How Much Does a Laugh Cost? Comedians’ Rising Demand for Royalty Payments for the Composition of Jokes

Siena Stanislaus

In 2019, Spoken Giants was founded as the first Global Rights Administration Company for the owners and creators of spoken word works—including comedians, podcast authors, speech writers, and others.[1] Like ASCAP does for works of music, Spoken Giants aims to protect public performance, copying, and synchronization of Spoken Word works.[2] In the world of copyright, recording rights (for audio recordings) are separate from composition rights (for the written work). Spoken artists are currently paid in the form of royalties as performers of their audio recordings only.

A similar concept is present in the music industry. The royalties earned from a recorded version of a song (recording rights) are different from those earned for actually writing the music (composition rights). Historically, royalty payments for comedians’ audio recording only made practical sense, as comedy recordings were traditionally not played on radio stations the way that music recordings were. However, with the rise of streaming services, spoken word intellectual property has become widely accessible and attracts audiences of all types to various platforms. Streaming platforms, like Spotify, SiriusXM, and Pandora, generate revenue for streams of this material in the same way as music, yet are not required to pay royalties on the written material of comedians and oralists. Spoken Giants argues that the intellectual property produced by comedians and oralists is presented on streaming platforms in the same manner as music and thus should be paid in a similar fashion.[3]

Copyright in the comedy world is very complex and traditionally regulated by industry norms.[4] Such norms enforce a “strict injunction against stealing jokes” as within this industry originality is valued highly and strongly impacts the reputation of a comedian.[5] However, with growing use of social media and accessibility to comedy performances, it is difficult to enforce penalties against those who steal jokes.[6] Pre-social media, industry-wide intolerance for appropriation of another’s work would lead a comedian to be shunned by the comedy community. However, on social media, comedy and other forms of spoken intellectual property can be shared by those outside the comedy community. Shunning and reputational harm will not pose such a threat to those whose audiences are found elsewhere. Because industry norms are no longer sufficient to regulate appropriation of intellectual property, copyright protection over written work is now sought after by comedians.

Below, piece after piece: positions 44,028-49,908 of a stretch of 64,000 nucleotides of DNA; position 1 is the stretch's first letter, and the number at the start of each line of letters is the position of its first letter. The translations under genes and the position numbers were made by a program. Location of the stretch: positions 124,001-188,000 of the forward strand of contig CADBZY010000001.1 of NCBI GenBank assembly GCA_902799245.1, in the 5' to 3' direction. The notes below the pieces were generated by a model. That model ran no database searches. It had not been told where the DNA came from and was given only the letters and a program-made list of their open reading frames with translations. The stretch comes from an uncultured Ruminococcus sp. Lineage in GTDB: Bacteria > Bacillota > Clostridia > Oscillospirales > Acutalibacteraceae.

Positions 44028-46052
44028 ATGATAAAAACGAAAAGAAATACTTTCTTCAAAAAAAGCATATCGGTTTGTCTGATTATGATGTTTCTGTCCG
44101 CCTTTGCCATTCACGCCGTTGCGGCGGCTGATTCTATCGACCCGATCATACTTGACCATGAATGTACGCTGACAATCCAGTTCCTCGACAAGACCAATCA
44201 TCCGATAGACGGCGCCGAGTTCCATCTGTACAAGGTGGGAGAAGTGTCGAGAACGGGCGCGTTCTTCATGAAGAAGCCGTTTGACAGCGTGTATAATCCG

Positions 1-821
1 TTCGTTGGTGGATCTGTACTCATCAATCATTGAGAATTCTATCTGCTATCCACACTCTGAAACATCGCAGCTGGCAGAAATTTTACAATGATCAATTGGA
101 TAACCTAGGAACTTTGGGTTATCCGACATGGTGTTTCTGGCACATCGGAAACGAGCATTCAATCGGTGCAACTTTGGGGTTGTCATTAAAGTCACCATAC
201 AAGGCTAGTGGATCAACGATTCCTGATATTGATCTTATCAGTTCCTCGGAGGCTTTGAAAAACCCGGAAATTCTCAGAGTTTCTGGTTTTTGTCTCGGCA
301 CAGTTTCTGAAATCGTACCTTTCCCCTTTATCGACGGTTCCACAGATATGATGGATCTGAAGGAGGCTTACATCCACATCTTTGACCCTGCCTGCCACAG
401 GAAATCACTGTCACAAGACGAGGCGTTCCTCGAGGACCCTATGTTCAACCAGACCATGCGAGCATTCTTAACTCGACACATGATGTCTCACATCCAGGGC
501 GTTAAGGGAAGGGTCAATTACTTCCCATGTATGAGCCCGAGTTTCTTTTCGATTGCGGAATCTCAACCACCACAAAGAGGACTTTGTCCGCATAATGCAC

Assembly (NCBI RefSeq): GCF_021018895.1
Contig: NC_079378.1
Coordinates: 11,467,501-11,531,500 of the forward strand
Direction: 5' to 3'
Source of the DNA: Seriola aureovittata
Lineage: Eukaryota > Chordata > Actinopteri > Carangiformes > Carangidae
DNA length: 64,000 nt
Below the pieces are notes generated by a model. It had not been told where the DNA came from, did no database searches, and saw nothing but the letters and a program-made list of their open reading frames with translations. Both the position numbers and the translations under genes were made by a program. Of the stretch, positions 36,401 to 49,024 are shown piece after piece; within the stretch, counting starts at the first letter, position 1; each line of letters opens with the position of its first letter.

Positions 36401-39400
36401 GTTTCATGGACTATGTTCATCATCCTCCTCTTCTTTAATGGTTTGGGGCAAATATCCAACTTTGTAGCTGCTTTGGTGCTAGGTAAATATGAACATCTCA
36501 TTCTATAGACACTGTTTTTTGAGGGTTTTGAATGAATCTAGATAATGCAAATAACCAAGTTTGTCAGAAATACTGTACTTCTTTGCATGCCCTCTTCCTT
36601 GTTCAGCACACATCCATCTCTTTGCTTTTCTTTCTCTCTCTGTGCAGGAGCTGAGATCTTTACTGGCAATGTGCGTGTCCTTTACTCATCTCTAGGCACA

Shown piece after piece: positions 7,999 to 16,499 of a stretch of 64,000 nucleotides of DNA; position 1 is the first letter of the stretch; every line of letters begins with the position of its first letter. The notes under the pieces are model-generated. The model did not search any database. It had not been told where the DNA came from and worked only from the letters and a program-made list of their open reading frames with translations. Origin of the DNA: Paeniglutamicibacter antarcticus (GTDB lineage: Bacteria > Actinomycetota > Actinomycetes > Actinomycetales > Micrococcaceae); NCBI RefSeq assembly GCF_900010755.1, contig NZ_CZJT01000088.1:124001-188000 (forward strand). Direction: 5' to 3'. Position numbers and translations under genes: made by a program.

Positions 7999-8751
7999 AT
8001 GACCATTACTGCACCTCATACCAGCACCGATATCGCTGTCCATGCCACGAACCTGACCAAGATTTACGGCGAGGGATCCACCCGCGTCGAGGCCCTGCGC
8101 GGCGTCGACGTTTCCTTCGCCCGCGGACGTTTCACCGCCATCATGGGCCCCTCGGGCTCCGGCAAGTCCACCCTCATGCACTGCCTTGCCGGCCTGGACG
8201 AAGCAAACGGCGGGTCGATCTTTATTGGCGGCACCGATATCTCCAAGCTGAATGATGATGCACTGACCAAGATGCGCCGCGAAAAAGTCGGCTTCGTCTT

Comedians are increasingly demanding to be paid for their written material, beyond sound recording. Spoken Giants members have grown significantly since its creation, now representing household names such as Kevin Hart, Tiffany Haddish, Bob Hope, Jeff Foxworthy, and more. To progress their efforts, Spoken Giants approached several streaming platforms to negotiate royalty payments for the composition of spoken works.[7] According to Spoken Giants CEO, Jim King, they hope to achieve incremental growth of royalties instead of large sums from the beginning.[8] However, these demands have been met with backlash from streaming platforms. In November 2021, Sportify responded by removing the intellectual property of Spoken Giants artists from their library until they came to an agreement.[9]

Moving into 2022, an agreement between Spoken Giants and Spotify has still not been reached. This, however, has not stood in the way of growing comedian activism in effort to gain fair royalty payment for their work. In February 2022, Pandora was sued by several comedians and the estates of many, for their unlicensed use of protected work.[10] These civil complaints were filed by Word Collection, an organization similar to Spoken Giant, who claims that Pandora and SiriusXM intentionally infringed upon the copyrights of these comedians.

While the future is unclear for the composition rights of comedians and other spoken word authors, the decisions made by streaming platforms may damage their relationship with the comedy community in ways more costly than royalties could ever repay. 



[1] Spoken Giants, About Us,

[2] Id.

[3] SPoken Giants, Membership,

[4] Dotan Olier and Christopher Springman, Intellectual Property Norms in Stand Up Comedy (2010)

[5] Hannah Pham, Intellectual Property Norms in Stand-Up Comedy: When #FuckFuckJerry is Not Enough (2020)

[6] Id.

[7] Dan Reilly, Inside the Extremely Unfunny War Between Comedians and Spotify (2021),

[8] Id.

[9] Chris Willman, Are Spotify and the Comedy Community Headed into Battle? What’s Behind the Face-Off (2021),

[10] Winston Cho, Pandora Sued By Major Comedians Over Licensing Fees for Writing Jokes (2022),